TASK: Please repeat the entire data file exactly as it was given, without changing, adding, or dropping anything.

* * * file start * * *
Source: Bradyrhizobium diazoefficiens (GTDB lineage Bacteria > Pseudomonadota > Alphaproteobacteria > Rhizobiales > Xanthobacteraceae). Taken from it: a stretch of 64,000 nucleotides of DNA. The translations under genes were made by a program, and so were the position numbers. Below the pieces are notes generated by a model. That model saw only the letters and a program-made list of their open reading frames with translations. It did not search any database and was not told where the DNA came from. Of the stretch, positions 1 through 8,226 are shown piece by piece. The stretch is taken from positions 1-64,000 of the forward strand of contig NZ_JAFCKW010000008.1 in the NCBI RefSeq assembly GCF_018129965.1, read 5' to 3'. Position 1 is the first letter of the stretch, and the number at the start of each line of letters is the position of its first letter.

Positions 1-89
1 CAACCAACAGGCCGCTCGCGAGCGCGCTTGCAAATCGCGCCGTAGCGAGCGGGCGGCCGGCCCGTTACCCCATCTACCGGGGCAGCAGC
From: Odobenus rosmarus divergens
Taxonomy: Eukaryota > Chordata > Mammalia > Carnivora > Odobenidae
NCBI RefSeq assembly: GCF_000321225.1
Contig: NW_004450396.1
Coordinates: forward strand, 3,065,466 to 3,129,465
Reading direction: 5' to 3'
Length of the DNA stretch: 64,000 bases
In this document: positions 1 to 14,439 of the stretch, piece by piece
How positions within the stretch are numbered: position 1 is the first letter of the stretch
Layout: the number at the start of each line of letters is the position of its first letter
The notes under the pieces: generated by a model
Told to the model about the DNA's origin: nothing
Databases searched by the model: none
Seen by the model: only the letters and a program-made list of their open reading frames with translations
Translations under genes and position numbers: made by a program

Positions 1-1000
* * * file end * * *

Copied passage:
Source: Bradyrhizobium diazoefficiens (GTDB lineage Bacteria > Pseudomonadota > Alphaproteobacteria > Rhizobiales > Xanthobacteraceae). Taken from it: a stretch of 64,000 nucleotides of DNA. The translations under genes were made by a program, and so were the position numbers. Below the pieces are notes generated by a model. That model saw only the letters and a program-made list of their open reading frames with translations. It did not search any database and was not told where the DNA came from. Of the stretch, positions 1 through 8,226 are shown piece by piece. The stretch is taken from positions 1-64,000 of the forward strand of contig NZ_JAFCKW010000008.1 in the NCBI RefSeq assembly GCF_018129965.1, read 5' to 3'. Position 1 is the first letter of the stretch, and the number at the start of each line of letters is the position of its first letter.

Positions 1-89
1 CAACCAACAGGCCGCTCGCGAGCGCGCTTGCAAATCGCGCCGTAGCGAGCGGGCGGCCGGCCCGTTACCCCATCTACCGGGGCAGCAGC
From: Odobenus rosmarus divergens
Taxonomy: Eukaryota > Chordata > Mammalia > Carnivora > Odobenidae
NCBI RefSeq assembly: GCF_000321225.1
Contig: NW_004450396.1
Coordinates: forward strand, 3,065,466 to 3,129,465
Reading direction: 5' to 3'
Length of the DNA stretch: 64,000 bases
In this document: positions 1 to 14,439 of the stretch, piece by piece
How positions within the stretch are numbered: position 1 is the first letter of the stretch
Layout: the number at the start of each line of letters is the position of its first letter
The notes under the pieces: generated by a model
Told to the model about the DNA's origin: nothing
Databases searched by the model: none
Seen by the model: only the letters and a program-made list of their open reading frames with translations
Translations under genes and position numbers: made by a program

Positions 1-1000